It’s taken me awhile to wrap my head around this one. Past challenges have been about taking a less than trendy plant (here and here) and using it in a new way, causing one to "reevaluate" its qualities. Easy peasy – once you successfully adjust your way of looking/thinking.
But what if we take an already hip plant and see what you all can do with it? Sounds like fun doesn't it? Credit for this Challenge focus goes to Sean Hogan (Cistus Nursery). He suggested it when we were all brainstorming "what next" after a crazy night of voting on your Poinsettia Challenge entries. It wasn't until a visit to Cistus, when I saw this Aeonium 'Blackbeard' that my brain started working...
And here's my first stab at using the Aeonium in a new and different way (for me at least)...you may notice there's no A. 'Blackbeard' but don't worry, you'll see that one in the upcoming weeks...
Tucked in the small vase are four dark Aeonium cuttings (overwintered from last summer), sadly I've lost the ID on them – if I ever even had it.
The green Aeonium "look alike" is Sedum palmeri - hardy to USDA Zone 7!
Did those fabulous big leaves catch your eye? They're Aesculus x neglecta 'erythroblastos'.
The yellow flowers are from the Sedum.
The large vase features a few of the same elements. Another NOID Aeonium...
And a few more Aesculus x neglecta 'erythroblastos' leaves. They're the only vase element not from my garden. At a recent Hardy Plant Society of Oregon Board meeting we were all encouraged to bring a cutting of something from our garden, these were brought by a wonderful lady named Merle, who works at Tsugawa Nursery in Woodland, WA (the tree is in her home garden). I was so enamored with her show-and-tell leaves that I begged a trade for my Magnolia macrophylla leaf. Thankfully she agreed.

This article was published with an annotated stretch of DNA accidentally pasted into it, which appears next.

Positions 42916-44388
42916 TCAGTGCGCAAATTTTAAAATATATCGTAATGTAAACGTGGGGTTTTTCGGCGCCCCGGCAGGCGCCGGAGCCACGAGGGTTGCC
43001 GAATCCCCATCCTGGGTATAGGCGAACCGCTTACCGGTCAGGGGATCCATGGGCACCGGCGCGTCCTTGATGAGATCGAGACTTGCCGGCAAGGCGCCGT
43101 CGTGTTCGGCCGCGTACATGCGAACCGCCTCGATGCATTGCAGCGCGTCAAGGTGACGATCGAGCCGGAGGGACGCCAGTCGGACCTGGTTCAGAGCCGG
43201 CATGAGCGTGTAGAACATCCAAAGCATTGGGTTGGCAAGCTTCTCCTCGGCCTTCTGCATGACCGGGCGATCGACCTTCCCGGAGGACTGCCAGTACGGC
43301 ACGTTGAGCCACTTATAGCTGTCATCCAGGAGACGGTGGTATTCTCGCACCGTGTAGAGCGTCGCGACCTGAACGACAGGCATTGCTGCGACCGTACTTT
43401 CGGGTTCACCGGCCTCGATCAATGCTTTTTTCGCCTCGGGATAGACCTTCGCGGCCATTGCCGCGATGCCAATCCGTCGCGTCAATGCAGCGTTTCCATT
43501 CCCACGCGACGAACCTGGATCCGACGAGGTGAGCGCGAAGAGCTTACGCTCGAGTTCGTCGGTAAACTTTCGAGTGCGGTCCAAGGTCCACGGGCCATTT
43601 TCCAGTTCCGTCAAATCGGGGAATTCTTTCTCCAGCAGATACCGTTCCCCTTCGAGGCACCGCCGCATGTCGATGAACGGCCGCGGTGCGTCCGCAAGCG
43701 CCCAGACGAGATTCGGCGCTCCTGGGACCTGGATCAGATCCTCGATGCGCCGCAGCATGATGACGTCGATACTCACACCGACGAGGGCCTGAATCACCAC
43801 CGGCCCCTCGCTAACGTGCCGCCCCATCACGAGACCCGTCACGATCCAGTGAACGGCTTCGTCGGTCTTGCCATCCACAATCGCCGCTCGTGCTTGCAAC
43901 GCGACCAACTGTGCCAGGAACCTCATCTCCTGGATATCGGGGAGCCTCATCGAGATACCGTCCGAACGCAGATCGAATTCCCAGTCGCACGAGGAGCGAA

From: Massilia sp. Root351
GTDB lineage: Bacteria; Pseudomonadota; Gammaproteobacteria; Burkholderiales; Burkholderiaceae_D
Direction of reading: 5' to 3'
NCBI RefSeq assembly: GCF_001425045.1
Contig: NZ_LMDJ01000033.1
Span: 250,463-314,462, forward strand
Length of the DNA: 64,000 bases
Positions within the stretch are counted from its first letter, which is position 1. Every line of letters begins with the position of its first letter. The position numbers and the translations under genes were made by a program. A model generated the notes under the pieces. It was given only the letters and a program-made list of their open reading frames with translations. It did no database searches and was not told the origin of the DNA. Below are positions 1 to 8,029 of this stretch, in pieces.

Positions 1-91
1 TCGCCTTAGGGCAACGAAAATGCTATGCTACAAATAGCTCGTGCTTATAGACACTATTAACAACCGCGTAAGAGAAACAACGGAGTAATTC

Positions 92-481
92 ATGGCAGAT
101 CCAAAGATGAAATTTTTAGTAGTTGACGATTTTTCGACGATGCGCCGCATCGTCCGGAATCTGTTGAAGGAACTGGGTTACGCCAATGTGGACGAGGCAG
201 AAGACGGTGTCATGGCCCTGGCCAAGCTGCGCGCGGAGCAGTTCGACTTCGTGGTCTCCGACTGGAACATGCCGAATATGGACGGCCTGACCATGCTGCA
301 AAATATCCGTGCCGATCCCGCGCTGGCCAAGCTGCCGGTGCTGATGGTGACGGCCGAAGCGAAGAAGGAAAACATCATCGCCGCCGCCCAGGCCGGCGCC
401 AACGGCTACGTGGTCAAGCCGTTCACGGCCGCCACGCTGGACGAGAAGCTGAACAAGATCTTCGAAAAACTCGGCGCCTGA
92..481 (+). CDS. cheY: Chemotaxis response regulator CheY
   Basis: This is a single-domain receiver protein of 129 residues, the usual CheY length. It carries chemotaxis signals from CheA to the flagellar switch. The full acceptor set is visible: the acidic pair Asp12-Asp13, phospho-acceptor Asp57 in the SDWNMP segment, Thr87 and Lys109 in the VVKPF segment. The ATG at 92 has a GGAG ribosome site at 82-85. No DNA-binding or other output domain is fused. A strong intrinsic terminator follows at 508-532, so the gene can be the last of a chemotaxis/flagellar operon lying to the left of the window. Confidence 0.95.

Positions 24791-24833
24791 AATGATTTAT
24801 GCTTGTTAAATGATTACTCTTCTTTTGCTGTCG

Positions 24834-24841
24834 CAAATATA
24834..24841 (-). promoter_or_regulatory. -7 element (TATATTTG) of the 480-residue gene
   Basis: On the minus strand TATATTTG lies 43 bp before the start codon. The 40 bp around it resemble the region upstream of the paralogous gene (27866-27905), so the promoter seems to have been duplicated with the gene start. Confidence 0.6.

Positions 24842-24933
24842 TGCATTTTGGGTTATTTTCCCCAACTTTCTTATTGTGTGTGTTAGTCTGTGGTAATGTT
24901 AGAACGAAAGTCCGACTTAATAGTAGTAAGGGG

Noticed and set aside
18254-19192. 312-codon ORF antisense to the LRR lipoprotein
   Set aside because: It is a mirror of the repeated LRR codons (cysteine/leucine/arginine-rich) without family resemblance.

The next morning I woke inspired to put together these arrangements.
A few sprigs of Grevillea australis.
Some blooming stems from Callistemon sieberi as well as a several Eucomis 'Oakhust' leaves.
And of course, the Aeoniums...
This is actually just one ginormous plant that I pulled from it's container and bound the rootball in a plastic bag, then sunk it in a vase of water. Probably not ideal long term but for as long as the other bits are looking good I'm sure it will be fine.
So what will you come up with to answer The Aeonium Challenge? It can be any darn thing you can think up. An in-garden planting, a container, a vase, a tiara...as long as it includes a lovely Aeonium, or two, or six. I can't wait to see what you come up with!
Our same panel of opinionated judges will be serving: Sean Hogan, Nathan Limprecht, Wes Yonnie, Heather Tucker and Kate Blairstone (for more inspiration check out Kate's fabulous Aeonium artwork here).
How do you enter? Just email an image of your creation to spiky plants at gmail dot com by Monday July 4th. I hope to be able to announce the winner mid-July, schedules of our esteemed judges permitting.
And what do you win? Well to our lucky winner Sean Hogan has generously offered up a collection of Aeoniums from Cistus Nursery*! How fabulous is that? Good luck to you all!
In a Vase on Monday. Click on over there to see what other gardeners have cut and arranged from their gardens (I wonder if there will be any Aeoniums?).
*Aeonium collection only available to a winner in the continental U.S. - however all are welcome to enter. An alternative prize will be awarded if the winner lives elsewhere. All material © 2009-2016 by Loree Bohl for danger garden. Unauthorized reproduction prohibited and just plain rude.